What is the current infection situation in Austria?
Infection figures are on the rise again, which should come as no surprise in the fourth year after the emergence of Sars-CoV-2. We are now in a phase “where we see clear waves of infection every few months. After a quiet summer, it’s on again,” says researchers from Complexity Science Hub Vienna and the Medical University of Vienna.
The rising infection numbers are also reflected in the SARI dashboard, which provides information on inpatient hospital admissions with respiratory illnesses. There were recently about 155 recorded inpatient admissions in calendar week 34 (up from 37 in week 28). Klimek said the number of COVID-19 patients in hospitals is at a “low level” compared with 2020 and 2021.
Have “Eris” and “Pirola” already been detected in Austria?
Short answer: “Eris,” yes; “Pirola,” no. Klimek sees mainly new variants such as EG.5, i.e., Eris, as drivers of infection events. Andreas Bergthaler, the virologist from the Medical University of Vienna, sees additional factors that favour a plus in cases, as he recently told the Kleine Zeitung: “There is the behaviour of people; they have more contacts again through restaurant visits, events, and vacations. We wear fewer masks and keep less distance. “Eris” is the dominant variant in Austria, with more than 40 percent in recent weeks, as well as in many other countries, Bergthaler said.
Variant BA.2.86, or “Pirola,” has not yet been detected in Austria or Germany (as of Sept. 7, 2023) but has been caught in Switzerland. Overall, however, the confirmed cases seen are still low; according to the WHO, 42 cases have been confirmed in eleven countries worldwide. Since mid-August, it has also been under special observation by the WHO.
What is new about the new variant?
Let’s start with “Eris” (EG.5). Like “Pirola,” it is a descendant of the Omicron family. Some mutations help it subvert the body’s immune response. That means, translated, that you can get infected with it a little easier than with other variants. “There is no evidence with this variant that it is fundamentally more dangerous than other variants,” Bergthaler says.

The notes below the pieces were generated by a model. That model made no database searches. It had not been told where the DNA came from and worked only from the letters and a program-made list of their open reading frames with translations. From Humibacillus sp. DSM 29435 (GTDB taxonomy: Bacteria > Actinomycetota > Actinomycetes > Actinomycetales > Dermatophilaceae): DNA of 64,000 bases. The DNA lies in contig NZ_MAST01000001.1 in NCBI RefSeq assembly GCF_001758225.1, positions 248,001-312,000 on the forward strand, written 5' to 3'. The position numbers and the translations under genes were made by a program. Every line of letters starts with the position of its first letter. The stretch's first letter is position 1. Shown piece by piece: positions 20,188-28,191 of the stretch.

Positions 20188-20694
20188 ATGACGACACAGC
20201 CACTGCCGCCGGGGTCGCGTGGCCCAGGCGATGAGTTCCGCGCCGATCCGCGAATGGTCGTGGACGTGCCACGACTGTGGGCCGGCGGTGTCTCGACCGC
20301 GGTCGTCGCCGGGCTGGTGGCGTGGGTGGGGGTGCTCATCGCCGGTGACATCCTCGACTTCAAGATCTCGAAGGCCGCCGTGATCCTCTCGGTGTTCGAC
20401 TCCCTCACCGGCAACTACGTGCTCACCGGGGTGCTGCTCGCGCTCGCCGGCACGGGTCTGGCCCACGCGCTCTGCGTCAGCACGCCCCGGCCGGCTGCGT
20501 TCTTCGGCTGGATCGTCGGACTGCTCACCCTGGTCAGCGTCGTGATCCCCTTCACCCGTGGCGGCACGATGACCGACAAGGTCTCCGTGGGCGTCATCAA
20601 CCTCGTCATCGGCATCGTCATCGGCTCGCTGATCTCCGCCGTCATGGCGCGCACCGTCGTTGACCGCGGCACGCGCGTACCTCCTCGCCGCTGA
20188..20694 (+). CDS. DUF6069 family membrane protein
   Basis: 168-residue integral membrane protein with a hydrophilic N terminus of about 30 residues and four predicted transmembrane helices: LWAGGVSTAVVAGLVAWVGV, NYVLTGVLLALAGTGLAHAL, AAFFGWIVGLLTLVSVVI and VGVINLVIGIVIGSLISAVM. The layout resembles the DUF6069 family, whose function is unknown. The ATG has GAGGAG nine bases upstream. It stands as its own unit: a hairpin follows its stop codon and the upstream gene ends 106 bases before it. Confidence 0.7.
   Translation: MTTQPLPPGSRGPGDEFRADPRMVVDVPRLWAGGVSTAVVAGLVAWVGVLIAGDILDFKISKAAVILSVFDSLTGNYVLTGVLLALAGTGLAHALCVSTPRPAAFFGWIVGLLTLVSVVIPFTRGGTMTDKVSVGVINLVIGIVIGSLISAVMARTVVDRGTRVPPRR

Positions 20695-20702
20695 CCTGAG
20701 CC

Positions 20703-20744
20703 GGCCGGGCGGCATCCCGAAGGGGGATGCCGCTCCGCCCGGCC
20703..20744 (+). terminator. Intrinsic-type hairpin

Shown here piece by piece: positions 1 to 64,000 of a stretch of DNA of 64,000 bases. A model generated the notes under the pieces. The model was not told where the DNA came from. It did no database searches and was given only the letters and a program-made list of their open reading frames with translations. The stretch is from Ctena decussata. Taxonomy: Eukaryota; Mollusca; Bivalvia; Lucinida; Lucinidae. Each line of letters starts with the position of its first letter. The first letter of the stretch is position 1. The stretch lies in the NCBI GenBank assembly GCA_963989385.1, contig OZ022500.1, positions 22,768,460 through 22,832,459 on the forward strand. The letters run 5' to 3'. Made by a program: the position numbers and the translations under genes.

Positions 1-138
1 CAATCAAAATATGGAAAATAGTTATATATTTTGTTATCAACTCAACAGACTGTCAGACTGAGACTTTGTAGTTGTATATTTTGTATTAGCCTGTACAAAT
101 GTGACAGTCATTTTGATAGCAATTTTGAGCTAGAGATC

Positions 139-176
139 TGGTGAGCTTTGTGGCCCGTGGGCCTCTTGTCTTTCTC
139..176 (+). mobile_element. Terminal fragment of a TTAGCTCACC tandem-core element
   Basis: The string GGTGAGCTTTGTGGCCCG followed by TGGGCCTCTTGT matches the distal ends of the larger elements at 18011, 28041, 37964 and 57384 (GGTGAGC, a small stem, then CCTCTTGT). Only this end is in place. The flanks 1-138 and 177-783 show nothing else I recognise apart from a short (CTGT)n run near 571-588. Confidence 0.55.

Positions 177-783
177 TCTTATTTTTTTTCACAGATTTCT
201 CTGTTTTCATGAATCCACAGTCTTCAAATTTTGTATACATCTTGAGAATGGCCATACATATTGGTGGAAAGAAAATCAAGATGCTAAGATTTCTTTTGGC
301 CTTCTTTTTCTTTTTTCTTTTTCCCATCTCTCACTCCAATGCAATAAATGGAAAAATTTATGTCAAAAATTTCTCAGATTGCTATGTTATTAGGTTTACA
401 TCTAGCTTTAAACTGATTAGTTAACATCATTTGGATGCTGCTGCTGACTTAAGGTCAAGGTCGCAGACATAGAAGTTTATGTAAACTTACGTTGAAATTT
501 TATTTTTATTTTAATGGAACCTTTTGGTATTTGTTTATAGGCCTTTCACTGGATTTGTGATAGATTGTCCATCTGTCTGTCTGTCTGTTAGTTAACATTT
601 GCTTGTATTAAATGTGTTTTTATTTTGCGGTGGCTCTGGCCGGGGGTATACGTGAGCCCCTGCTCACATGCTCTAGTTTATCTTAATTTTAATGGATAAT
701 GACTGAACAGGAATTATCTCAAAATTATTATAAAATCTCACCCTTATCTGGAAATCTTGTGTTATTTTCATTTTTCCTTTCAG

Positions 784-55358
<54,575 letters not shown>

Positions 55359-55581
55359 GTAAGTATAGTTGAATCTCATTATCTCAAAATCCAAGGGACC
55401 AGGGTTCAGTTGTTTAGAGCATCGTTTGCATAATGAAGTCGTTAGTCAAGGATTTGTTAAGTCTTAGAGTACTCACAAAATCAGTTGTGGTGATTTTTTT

“Pirola” is a surprise because it is a descendant of Omikron sub-variant BA.2, which hardly circulates anymore. “It is assumed that probably in an immunocompromised patient this variant circulated for months and adapted there with further mutations,” says virologist Sandra Ciesek, director of the Institute of Medical Virology at the University Hospital Frankfurt. But not much is known about the new variant yet – this is also due to the small number of cases. It could still play a role in the future, “but there is some evidence that this variant is less infectious than assumed and does not have quite as strong immune escape properties,” says Bergthaler.
How well do the adapted vaccines protect?
The adapted COVID vaccines that have arrived in Austria these days have been adapted to the widely used Omicron variant XBB.1.5. According to Bergthaler’s assessment, these will also cover Pirola “relatively well.” At this point, he said, there is “not much potential for an outbreak. “The virus is changing; we have immunity, and at the same time, it’s heading towards winter and infection numbers will increase.”
Leif Erik Sander, director of the Department of Infectious Diseases at Berlin’s Charité University Hospital, cautions that there is still little published data on the new vaccines. “Currently, there are only preprints and they show exactly what could be expected, that the antibody response is broadened again by a booster with the XBB.1.5-matched vaccination and that antibodies are then also formed that better able to neutralize this variant.” And on the protective effect: “So, at the moment, it looks like we have vaccines that are good at neutralizing the currently circulating variants.”
How should people protect themselves?
Bergthaler sees a big difference between the current situation and the pandemic’s start. “The big difference with 2020 is that the immune system of most is now well trained through vaccinations or even natural infections, which is why a low number of severe cases in the population is to be expected. In addition, we can better assess the COVID risk, although there are still important open questions, especially about post-viral problems such as long COVID,” Bergthaler points out.
One way to protect yourself is to use a mask. It’s best to keep an eye on the infection situation; resort to them if cases increase. For example, in elevators or public transportation, or, in other words, anywhere where many people are in a confined, poorly ventilated space,
The second option is vaccination. The new vaccination recommendations were recently published. In general, the booster is recommended for all people over the age of twelve. But mainly people over 60 with immune systems and health care workers.
- source: kleinezeitung.at/picture: pixabay.com
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